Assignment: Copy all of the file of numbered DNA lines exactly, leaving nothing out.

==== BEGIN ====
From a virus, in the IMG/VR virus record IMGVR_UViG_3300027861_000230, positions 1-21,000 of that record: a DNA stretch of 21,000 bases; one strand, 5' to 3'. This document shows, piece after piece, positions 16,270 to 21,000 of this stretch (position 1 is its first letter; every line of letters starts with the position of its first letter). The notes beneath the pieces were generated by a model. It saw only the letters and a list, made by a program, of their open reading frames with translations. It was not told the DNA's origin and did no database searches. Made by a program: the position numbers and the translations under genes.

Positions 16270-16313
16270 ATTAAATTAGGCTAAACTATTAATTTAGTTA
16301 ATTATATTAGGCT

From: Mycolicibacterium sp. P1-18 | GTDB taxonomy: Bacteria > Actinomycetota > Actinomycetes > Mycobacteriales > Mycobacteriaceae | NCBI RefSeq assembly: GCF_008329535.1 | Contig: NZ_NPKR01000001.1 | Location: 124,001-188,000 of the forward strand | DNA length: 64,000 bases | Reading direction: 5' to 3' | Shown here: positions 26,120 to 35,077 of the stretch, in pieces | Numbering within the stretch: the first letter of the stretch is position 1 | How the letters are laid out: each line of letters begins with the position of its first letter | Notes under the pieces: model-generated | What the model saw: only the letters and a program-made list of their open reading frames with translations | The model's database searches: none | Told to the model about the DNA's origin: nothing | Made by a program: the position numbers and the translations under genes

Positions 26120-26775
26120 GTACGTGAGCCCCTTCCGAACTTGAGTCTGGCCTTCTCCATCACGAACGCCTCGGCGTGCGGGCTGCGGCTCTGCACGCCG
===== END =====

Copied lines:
From a virus, in the IMG/VR virus record IMGVR_UViG_3300027861_000230, positions 1-21,000 of that record: a DNA stretch of 21,000 bases; one strand, 5' to 3'. This document shows, piece after piece, positions 16,270 to 21,000 of this stretch (position 1 is its first letter; every line of letters starts with the position of its first letter). The notes beneath the pieces were generated by a model. It saw only the letters and a list, made by a program, of their open reading frames with translations. It was not told the DNA's origin and did no database searches. Made by a program: the position numbers and the translations under genes.

Positions 16270-16313
16270 ATTAAATTAGGCTAAACTATTAATTTAGTTA
16301 ATTATATTAGGCT

From: Mycolicibacterium sp. P1-18 | GTDB taxonomy: Bacteria > Actinomycetota > Actinomycetes > Mycobacteriales > Mycobacteriaceae | NCBI RefSeq assembly: GCF_008329535.1 | Contig: NZ_NPKR01000001.1 | Location: 124,001-188,000 of the forward strand | DNA length: 64,000 bases | Reading direction: 5' to 3' | Shown here: positions 26,120 to 35,077 of the stretch, in pieces | Numbering within the stretch: the first letter of the stretch is position 1 | How the letters are laid out: each line of letters begins with the position of its first letter | Notes under the pieces: model-generated | What the model saw: only the letters and a program-made list of their open reading frames with translations | The model's database searches: none | Told to the model about the DNA's origin: nothing | Made by a program: the position numbers and the translations under genes

Positions 26120-26775
26120 GTACGTGAGCCCCTTCCGAACTTGAGTCTGGCCTTCTCCATCACGAACGCCTCGGCGTGCGGGCTGCGGCTCTGCACGCCG